Not Found

Find information on medical topics, symptoms, drugs, procedures, news and more, written in everyday language.

Stingray Stings

By Robert A. Barish, MD, MBA, Professor of Emergency Medicine and Vice Chancellor for Health Affairs, University of Illinois at Chicago
Thomas Arnold, MD, Professor and Chairman, Department of Emergency Medicine, LSU Health Sciences Center Shreveport

Stingrays contain venom in spines located on the back of their tail. Injuries usually occur when a person steps on a stingray (which is often buried in sand) while wading in shallow ocean surf. The stingray thrusts its tail spine into the person’s foot or leg, releasing venom. Fragments of the spine’s covering may remain in the wound, increasing the risk of infection.

The wound from a stingray’s spine is usually jagged and bleeds freely. Pain is immediate and severe, gradually diminishing over 6 to 48 hours. Many people with these wounds experience fainting spells, weakness, nausea, and anxiety. Vomiting, diarrhea, sweating, generalized cramps, breathing difficulties, and death are less common.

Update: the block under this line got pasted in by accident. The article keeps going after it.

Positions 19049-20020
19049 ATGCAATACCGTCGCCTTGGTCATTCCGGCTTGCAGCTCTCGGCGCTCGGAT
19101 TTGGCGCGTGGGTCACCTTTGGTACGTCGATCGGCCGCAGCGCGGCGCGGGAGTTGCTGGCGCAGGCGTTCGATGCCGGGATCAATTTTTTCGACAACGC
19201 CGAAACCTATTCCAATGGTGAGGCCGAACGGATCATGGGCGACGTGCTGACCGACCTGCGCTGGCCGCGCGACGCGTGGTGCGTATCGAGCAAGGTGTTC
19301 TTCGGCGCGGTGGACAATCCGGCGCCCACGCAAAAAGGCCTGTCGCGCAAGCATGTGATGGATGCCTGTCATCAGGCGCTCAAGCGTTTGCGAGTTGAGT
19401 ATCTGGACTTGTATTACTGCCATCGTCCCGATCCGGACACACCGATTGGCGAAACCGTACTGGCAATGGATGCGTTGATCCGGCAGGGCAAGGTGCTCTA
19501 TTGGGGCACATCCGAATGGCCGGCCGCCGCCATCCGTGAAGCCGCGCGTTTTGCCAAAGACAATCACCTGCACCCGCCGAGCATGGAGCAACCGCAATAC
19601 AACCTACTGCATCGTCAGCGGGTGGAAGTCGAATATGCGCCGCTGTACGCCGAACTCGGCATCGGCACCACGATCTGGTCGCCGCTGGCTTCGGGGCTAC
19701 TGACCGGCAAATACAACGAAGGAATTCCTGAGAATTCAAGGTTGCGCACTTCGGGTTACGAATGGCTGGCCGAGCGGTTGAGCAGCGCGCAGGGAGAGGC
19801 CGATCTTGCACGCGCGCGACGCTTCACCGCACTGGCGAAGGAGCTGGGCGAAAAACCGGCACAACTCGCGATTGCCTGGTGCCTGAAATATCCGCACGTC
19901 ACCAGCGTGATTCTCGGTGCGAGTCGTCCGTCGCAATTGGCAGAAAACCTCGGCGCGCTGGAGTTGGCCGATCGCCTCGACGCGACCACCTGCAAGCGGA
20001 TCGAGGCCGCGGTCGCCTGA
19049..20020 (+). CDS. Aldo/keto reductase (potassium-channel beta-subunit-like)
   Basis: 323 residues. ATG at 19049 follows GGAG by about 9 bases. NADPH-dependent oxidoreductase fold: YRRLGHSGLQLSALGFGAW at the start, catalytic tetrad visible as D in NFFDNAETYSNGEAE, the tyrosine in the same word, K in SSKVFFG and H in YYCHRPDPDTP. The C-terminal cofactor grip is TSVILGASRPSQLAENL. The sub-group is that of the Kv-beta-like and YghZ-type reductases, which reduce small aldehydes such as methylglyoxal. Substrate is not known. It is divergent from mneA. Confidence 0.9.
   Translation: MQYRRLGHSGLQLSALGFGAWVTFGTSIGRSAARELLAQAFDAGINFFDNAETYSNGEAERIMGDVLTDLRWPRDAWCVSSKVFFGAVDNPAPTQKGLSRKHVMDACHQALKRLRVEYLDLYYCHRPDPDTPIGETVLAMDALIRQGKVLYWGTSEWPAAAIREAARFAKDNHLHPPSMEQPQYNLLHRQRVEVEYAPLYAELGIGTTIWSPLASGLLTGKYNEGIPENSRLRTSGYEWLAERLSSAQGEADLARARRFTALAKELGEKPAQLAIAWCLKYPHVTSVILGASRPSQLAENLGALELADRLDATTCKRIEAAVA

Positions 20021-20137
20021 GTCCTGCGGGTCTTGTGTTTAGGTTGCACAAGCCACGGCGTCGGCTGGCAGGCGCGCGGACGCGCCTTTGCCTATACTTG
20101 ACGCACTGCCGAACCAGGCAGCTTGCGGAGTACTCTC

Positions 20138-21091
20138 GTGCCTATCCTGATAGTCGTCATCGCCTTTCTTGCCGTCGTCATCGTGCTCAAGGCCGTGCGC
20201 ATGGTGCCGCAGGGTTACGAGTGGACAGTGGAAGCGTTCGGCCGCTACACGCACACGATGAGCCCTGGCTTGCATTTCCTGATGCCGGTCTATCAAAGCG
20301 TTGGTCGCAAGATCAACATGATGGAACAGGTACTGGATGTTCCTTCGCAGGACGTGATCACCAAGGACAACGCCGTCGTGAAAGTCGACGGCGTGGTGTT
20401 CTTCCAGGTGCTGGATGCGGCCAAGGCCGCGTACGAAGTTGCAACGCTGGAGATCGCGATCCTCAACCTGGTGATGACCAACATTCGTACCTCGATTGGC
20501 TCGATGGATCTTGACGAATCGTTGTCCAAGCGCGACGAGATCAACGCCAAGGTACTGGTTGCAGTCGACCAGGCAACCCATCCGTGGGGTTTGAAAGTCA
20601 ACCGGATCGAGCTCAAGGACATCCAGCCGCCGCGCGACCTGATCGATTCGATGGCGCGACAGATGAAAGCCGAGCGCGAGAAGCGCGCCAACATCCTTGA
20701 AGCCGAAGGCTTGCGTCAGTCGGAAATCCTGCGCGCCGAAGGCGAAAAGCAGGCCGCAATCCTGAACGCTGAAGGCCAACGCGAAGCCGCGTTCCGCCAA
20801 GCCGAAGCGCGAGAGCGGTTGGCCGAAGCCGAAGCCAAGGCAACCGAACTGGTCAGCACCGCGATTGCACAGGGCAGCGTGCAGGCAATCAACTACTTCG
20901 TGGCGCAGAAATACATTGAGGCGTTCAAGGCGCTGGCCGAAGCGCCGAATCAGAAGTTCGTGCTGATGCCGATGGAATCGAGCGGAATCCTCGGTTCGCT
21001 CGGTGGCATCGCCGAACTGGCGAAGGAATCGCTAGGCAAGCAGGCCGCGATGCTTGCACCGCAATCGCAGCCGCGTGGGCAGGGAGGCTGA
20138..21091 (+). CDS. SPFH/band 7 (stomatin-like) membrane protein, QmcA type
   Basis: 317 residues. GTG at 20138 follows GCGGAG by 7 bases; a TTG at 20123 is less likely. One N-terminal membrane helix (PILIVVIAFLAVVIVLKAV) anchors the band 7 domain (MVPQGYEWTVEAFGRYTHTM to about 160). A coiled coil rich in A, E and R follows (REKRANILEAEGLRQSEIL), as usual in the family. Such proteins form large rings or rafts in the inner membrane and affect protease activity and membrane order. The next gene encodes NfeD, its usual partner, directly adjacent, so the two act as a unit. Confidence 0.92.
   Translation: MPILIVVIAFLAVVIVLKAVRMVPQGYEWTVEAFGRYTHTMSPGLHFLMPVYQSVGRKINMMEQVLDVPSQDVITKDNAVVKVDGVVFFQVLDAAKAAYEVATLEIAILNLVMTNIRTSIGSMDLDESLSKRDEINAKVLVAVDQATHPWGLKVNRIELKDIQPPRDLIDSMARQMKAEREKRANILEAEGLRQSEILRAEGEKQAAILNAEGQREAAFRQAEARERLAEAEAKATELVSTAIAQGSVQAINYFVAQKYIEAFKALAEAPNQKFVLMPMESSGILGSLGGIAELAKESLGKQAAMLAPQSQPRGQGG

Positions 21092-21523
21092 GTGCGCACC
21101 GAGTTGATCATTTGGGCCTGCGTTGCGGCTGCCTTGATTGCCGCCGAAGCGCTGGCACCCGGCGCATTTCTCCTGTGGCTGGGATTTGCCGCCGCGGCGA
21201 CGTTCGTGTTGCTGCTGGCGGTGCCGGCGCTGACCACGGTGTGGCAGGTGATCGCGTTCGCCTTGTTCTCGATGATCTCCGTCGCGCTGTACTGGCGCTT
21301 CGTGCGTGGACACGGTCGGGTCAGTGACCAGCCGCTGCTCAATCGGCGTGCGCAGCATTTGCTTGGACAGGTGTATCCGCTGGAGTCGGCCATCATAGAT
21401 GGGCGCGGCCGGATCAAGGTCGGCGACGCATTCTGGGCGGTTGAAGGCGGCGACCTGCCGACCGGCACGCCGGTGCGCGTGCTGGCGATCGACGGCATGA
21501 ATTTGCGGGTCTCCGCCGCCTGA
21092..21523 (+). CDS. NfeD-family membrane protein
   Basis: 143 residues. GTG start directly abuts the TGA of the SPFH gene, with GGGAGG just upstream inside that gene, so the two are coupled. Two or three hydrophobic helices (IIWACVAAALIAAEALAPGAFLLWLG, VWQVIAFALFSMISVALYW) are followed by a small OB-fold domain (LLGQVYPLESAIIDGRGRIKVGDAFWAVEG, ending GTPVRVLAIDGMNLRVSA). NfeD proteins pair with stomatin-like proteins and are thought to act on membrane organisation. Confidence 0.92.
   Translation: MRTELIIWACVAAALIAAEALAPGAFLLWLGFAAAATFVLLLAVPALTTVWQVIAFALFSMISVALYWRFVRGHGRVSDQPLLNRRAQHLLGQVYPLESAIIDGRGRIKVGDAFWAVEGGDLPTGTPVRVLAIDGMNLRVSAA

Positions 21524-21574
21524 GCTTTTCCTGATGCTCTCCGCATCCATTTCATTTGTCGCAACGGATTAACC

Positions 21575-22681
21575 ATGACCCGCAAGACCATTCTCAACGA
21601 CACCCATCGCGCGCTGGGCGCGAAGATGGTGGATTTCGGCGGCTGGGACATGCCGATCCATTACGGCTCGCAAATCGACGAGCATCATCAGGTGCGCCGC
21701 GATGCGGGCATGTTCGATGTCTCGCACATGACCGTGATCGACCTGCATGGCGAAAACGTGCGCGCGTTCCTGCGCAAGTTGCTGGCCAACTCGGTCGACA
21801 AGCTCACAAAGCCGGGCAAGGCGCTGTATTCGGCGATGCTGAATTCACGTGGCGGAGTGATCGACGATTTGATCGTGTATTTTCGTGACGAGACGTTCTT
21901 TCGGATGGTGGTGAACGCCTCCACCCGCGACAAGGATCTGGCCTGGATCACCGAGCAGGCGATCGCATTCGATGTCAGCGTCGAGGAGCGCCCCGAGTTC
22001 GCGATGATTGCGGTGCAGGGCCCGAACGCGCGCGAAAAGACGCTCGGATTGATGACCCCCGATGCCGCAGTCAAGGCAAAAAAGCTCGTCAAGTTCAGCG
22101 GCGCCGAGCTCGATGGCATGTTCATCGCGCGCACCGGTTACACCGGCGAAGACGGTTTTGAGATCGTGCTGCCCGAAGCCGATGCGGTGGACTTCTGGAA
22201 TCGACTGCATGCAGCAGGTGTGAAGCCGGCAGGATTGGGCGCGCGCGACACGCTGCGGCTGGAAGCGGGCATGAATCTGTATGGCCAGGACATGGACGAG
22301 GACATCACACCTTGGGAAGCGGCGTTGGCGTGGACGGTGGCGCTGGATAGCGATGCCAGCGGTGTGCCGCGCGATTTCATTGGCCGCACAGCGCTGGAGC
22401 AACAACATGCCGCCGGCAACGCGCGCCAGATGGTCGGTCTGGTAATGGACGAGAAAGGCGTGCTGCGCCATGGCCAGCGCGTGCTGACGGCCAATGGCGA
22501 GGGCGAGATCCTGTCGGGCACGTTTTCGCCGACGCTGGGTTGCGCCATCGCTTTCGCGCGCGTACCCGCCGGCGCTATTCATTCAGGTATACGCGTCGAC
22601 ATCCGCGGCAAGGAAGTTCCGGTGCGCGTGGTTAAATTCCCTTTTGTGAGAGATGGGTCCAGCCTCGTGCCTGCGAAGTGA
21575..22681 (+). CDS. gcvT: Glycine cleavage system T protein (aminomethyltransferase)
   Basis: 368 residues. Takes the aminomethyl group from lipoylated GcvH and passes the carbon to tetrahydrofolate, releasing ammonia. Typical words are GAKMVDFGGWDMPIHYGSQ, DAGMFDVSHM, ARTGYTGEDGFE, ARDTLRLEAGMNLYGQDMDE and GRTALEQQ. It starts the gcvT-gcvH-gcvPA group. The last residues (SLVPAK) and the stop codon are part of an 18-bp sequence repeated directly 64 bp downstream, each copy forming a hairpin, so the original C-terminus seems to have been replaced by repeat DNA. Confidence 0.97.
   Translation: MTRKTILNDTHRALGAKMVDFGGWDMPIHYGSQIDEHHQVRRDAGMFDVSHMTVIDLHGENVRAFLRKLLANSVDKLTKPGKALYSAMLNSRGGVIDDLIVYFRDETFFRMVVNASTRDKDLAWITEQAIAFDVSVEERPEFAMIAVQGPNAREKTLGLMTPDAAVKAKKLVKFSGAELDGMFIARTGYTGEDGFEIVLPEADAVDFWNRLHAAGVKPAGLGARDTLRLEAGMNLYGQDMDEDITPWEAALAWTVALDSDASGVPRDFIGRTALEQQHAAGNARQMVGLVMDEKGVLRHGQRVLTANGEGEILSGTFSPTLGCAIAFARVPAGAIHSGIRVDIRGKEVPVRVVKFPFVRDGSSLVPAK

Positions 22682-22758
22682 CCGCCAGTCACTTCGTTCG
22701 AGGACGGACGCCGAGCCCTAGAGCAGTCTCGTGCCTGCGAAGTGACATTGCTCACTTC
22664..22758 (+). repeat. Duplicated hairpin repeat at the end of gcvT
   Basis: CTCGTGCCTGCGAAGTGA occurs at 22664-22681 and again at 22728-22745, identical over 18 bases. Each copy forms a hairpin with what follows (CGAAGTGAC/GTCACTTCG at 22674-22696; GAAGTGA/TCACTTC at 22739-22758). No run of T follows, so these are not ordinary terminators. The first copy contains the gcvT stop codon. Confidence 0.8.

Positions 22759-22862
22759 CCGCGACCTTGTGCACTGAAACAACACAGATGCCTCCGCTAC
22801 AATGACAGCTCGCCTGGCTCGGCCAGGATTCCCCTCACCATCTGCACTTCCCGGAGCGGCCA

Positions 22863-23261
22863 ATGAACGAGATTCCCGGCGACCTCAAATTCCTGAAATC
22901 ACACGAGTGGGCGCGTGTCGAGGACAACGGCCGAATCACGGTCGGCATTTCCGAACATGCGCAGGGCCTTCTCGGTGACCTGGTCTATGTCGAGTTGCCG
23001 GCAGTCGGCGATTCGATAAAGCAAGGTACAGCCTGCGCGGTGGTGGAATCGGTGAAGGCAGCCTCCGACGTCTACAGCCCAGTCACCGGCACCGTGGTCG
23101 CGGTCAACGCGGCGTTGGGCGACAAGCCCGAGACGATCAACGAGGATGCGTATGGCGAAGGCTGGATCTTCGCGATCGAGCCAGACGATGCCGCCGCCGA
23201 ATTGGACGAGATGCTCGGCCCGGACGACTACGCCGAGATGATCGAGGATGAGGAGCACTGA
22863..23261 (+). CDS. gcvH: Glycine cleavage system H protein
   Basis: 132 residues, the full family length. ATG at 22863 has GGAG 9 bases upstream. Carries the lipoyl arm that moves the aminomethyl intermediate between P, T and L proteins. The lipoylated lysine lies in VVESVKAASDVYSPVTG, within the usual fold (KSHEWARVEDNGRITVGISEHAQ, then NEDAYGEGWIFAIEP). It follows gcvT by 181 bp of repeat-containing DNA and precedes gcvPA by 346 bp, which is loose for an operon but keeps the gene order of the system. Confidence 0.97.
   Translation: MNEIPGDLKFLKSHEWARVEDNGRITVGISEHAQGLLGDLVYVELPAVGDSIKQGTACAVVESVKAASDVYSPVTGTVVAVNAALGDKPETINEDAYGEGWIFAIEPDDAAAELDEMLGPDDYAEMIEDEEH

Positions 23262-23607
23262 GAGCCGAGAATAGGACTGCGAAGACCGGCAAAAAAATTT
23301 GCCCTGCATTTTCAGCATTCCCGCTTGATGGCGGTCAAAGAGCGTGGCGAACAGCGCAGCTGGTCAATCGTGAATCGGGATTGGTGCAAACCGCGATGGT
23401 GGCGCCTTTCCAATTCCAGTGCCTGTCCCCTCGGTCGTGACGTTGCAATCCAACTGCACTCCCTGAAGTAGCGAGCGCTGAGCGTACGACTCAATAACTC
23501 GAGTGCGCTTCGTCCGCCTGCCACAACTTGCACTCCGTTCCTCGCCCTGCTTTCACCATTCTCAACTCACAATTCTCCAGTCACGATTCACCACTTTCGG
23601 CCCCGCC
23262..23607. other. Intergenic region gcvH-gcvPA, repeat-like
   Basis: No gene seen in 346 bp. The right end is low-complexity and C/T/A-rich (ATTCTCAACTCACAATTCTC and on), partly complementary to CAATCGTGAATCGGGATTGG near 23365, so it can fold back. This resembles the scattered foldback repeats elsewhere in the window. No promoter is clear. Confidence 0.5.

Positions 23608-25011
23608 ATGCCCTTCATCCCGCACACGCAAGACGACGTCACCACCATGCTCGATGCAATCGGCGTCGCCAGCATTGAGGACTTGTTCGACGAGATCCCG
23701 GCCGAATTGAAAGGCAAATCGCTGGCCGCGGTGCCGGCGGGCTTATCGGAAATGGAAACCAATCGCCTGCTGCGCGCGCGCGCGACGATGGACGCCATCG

• Initially rinse with salt water

  • A doctor's treatment of the wound and removal of spine fragments

First aid treatment for stingray injuries to an arm or leg begins by gently rinsing with salt water in an attempt to remove fragments of the tail spine. The spine should be removed only if it is at the skin surface and is not penetrating the neck, chest, or abdomen. Significant bleeding should be slowed by applying direct pressure.

In the emergency department, doctors examine the wound and remove fragments of the spine. A tetanus shot may be needed. The injured arm or leg should be elevated for several days. Some injured people are given antibiotics and may need surgery to close the wound.

Resources In This Article